First of all, splitting up the project into more assemblies increases compile time and maintenance efforts. So don't just split because you can do it. Split where you want to isolate concepts.
Then again, splitting a project into assemblies helps to understand and reify the dependencies. For example you can't have circular dependencies between projects, whereas nothing stops you from having circular dependencies within a single project. Those circular dependencies can be an indication of a flaw in your design.
Another thing: if you split, try to think how you split - "vertically" or "horizontally". Consider an application consisting of multiple sub-domains like Sales, CRM and ERP.
Vertically: isolate layers into assemblies. Having all repositories in one assembly, all domain logic in another and all services in a third assembly certainly helps to understand dependencies as I mentioned above. But this means that you spread every isolated domain in your system across all assemblies. Ie. every assembly contains logic needed by Sales, CRM, ERP.
Horizontally: isolate domains/domain-parts into assemblies. E.g. put everything related to sales in one assembly, everything related to CRM in another, everything related to ERP in a third etc. Concepts that all those assemblies need or that need to be shared across them are moved to infrastructure projects. This approach helps to isolate functionality.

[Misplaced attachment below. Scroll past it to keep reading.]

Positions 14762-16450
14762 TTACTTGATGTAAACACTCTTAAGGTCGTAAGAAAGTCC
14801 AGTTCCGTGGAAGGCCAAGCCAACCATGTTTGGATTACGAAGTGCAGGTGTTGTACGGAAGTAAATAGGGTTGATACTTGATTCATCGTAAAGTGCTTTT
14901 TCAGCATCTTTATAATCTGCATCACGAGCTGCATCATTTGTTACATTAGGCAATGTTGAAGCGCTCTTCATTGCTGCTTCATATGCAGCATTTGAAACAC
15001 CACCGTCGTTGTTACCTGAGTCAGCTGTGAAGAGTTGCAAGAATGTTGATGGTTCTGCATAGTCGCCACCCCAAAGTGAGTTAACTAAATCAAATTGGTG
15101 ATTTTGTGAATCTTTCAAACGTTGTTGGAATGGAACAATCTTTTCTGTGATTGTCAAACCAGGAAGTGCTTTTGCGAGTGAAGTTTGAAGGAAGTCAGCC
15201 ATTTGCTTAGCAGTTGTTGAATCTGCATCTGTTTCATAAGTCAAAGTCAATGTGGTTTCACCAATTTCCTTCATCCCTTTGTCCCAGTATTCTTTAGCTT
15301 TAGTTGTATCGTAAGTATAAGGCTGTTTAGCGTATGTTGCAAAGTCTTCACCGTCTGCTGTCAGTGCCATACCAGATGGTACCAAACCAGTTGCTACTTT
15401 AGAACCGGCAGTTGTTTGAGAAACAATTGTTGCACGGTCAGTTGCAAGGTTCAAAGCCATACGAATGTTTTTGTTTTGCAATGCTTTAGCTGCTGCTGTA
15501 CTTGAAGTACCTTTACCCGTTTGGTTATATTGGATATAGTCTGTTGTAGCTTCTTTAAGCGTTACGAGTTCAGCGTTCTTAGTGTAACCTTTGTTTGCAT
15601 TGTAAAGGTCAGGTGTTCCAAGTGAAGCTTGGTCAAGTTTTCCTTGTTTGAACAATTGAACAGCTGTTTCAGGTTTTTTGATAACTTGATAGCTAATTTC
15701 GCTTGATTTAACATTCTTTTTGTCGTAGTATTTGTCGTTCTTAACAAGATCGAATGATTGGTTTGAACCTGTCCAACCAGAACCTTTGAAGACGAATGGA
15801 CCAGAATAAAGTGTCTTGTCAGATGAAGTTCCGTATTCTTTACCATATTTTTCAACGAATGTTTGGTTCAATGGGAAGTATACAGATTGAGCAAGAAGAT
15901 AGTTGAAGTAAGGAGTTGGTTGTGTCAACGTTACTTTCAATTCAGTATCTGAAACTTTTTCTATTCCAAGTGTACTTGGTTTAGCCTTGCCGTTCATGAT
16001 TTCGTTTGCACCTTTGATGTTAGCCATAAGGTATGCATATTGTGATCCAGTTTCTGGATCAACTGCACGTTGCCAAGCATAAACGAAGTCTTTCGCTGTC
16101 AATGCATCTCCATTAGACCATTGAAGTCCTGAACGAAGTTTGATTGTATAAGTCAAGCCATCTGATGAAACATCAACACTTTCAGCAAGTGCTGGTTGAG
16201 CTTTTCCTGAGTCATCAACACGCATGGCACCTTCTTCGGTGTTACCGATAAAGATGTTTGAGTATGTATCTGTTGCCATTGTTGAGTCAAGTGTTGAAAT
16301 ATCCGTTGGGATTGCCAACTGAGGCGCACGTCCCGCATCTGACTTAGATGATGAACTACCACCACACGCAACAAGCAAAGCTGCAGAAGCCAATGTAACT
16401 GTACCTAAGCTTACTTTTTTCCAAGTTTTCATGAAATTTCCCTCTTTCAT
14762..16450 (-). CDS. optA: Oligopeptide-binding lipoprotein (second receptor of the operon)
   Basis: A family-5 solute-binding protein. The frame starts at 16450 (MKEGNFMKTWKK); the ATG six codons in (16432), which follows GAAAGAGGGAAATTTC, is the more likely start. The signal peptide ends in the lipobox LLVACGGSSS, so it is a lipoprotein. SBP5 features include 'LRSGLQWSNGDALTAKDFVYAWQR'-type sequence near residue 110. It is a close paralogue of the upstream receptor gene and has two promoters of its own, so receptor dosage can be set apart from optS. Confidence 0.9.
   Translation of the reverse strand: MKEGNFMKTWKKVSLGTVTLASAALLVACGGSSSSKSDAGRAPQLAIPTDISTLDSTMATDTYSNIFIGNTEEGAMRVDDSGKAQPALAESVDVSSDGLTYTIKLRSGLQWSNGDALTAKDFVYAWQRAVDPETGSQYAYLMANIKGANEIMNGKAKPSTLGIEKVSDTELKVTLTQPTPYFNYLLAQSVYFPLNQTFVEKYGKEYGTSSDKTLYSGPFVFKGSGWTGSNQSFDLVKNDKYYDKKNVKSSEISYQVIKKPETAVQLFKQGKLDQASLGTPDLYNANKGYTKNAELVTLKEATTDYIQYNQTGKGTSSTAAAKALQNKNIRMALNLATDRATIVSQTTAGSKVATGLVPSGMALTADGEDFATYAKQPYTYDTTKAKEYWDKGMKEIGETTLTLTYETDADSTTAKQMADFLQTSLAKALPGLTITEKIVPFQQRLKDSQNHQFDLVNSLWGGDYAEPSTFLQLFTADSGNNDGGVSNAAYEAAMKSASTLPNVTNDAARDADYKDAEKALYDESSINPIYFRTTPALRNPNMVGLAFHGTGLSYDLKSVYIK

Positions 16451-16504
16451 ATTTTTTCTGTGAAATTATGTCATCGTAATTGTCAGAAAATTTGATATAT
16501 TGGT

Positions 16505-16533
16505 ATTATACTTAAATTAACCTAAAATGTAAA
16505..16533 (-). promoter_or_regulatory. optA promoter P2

You can combine both strategies and that's what you're suggesting:
"Company.Services" is a vertical split, whereas I think ".Workflow", ".SharePoint", ".Clinical" are horizontal splits. That can easily lead to a massive amount of projects, basically NxM, where N is the number of layers and M is the number of domains. I'd be careful with that.
Personally I like to split vertically, isolating (sub-)domain into projects, and to move infrastructure/shared concepts to their own projects.
This approach supports reuse and configurable product lines where different clients receive different configurations of the project.
The infrastructure projects can be reused by other projects, which is nice. And the sub-domain projects can be combined as needed to form a full application. For example, only deploy the CRM module if the application needs CRM functionality.
A concrete example, I have a larger project consisting of:
- and so on
NB: There can be dependencies between domain projects, e.g. the Sales module uses things from CRM.
As a final note: again, don't split for spitting's sake. It makes most sense if the project is large enough and you have certain requirements (reusability, configurability...).